The getDtStr() command returns the current date in a string. The date can be in one of eight formats, numbered from 1 to 8. This format can be given to getDtStr() directly: for instance, getDtStr(5) will return the date in the fifth format. Or, you can set a default format with the setDtFmt() command, and getDtStr() will use that format when it's not given a specific format to use.

The eight formats are as follows (dd, mm, and yy are the date, month, and year respectively, in two digits)

Format Number | Result of getDtStr() |
---|---|

1 | "mm/dd/yy" |

2 | "dd/mm/yy" |

3 | "mm.dd.yy" |

4 | "dd.mm.yy" |

5 | "yy.mm.dd" |

6 | "mm-dd-yy" |

7 | "dd-mm-yy" |

8 | "yy-mm-dd" |

Formats 5 and 8 are useful in that if you store dates in either of those format, sorting the strings will sort the dates in chronological order.

# Error Conditions

**40 - Argument error** happens when the date format given is not an integer 1-8.

# Related Commands

For the most up-to-date version of this command, see http://tibasicdev.wikidot.com/68k:getdtstr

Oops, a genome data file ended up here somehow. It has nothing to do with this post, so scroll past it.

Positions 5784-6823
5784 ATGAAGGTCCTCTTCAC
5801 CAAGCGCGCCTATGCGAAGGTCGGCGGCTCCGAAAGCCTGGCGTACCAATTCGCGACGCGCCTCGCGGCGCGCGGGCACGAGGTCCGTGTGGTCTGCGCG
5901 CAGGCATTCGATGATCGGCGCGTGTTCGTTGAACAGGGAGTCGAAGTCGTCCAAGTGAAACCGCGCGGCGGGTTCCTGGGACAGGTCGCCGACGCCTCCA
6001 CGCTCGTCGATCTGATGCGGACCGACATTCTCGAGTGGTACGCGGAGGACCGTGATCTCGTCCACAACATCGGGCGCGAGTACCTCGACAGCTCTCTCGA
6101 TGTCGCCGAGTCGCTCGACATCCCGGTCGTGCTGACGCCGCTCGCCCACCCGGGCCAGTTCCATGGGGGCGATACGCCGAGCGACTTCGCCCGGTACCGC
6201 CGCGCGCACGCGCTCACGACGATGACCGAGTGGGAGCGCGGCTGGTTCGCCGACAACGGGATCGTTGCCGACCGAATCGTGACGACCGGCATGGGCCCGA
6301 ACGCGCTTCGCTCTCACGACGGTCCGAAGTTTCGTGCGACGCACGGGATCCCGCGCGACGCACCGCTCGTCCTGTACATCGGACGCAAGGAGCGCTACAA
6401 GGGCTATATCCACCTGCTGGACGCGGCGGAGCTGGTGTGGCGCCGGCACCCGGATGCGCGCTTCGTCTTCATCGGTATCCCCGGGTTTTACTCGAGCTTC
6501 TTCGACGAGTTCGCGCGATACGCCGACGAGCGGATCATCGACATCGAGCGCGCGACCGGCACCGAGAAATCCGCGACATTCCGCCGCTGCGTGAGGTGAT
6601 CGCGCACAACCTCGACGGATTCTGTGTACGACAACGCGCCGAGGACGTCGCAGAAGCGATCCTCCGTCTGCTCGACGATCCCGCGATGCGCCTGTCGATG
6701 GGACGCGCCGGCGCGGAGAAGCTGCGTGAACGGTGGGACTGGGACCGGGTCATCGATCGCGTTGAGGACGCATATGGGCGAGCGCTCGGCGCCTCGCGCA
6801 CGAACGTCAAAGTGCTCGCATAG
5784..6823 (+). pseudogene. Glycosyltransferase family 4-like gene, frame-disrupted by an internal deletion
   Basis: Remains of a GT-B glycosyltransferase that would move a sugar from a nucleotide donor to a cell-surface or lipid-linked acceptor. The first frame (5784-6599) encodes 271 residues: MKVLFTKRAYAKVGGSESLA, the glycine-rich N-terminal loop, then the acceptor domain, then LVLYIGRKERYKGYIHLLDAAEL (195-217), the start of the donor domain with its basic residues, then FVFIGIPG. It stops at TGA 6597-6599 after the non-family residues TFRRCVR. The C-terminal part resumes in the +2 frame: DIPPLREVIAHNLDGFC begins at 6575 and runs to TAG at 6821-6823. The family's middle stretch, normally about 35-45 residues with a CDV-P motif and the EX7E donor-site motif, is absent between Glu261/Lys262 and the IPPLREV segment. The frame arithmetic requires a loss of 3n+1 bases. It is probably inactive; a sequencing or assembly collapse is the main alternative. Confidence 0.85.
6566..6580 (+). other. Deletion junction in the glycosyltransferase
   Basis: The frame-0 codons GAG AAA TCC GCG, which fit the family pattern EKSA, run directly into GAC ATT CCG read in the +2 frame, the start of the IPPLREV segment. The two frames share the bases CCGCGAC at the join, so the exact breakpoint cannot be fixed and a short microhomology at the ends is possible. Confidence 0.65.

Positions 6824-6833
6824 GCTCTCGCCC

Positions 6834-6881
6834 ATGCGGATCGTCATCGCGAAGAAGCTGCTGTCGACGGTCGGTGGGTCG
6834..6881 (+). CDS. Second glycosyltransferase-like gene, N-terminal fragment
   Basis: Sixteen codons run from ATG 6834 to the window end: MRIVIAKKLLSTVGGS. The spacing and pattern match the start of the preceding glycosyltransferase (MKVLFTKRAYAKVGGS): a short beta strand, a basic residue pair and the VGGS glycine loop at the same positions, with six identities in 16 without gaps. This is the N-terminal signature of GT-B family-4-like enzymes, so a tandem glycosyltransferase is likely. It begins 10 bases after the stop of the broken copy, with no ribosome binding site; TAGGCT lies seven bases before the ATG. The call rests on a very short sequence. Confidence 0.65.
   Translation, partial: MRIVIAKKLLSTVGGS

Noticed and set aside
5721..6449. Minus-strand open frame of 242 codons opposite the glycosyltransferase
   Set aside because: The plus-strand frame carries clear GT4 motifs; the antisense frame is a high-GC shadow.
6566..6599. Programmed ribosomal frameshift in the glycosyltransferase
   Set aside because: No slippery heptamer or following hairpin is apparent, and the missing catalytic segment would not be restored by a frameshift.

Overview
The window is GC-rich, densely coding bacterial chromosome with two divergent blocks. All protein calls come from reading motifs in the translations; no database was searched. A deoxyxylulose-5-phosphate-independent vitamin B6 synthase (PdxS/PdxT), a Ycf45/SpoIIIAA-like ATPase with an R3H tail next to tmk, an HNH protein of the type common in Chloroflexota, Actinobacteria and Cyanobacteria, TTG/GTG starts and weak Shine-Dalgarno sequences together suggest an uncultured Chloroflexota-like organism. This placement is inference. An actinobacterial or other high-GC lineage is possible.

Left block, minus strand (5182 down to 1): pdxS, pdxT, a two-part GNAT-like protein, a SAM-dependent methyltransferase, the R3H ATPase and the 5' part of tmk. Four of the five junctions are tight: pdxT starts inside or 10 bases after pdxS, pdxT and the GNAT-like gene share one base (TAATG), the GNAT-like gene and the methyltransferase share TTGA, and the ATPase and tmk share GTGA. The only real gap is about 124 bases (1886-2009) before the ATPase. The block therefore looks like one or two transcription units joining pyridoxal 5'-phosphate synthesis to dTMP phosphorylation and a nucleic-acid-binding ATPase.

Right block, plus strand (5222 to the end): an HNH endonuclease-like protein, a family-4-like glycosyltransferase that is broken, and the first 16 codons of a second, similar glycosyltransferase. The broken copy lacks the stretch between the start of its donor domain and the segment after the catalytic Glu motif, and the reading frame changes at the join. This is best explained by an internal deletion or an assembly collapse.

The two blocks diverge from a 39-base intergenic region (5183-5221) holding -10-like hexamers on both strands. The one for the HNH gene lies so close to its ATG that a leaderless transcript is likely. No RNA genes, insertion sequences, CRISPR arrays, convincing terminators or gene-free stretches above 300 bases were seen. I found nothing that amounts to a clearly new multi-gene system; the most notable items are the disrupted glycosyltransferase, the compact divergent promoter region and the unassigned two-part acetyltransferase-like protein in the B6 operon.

The getKey Command

Returns the numerical code of the last key pressed, or 0 if no key is pressed.

getKey[→*Variable*]

While editing a program, press:

- PRGM to enter the PRGM menu
- RIGHT to enter the I/O menu
- 7 to choose getKey or use arrows

TI-83/84/+/SE

1 byte

The getKey command returns the value of the last key pressed since the last time getKey was executed. Reading keypresses with getKey allows a program to transfer control to the user, and you can combine getKey with other commands to create menus, movement, or whatever else you want.

Every key has a number assigned to it, except for ON (which is used for breaking out of programs). The numbering system consists of a row and column: the rows go from one to ten, starting at the top; and the columns go from one to six, starting from the left. You just put the row and column together to get the key's number — for example, the ENTER key is located in row 10, column 5, therefore its value is 105. The arrow keys look like they would numbered separately from the other keys, but they actually follow this pattern as well. See the key codes page for a picture of the key codes on the calculator.

The value of getKey is cleared every time you read from it, until a new key is pressed. For this reason, except in very rare cases, you do not want to use the value of getKey in an expression directly, but store it to a variable first. It is also common to use getKey inside of a loop, so that the program can wait for the user to press a key.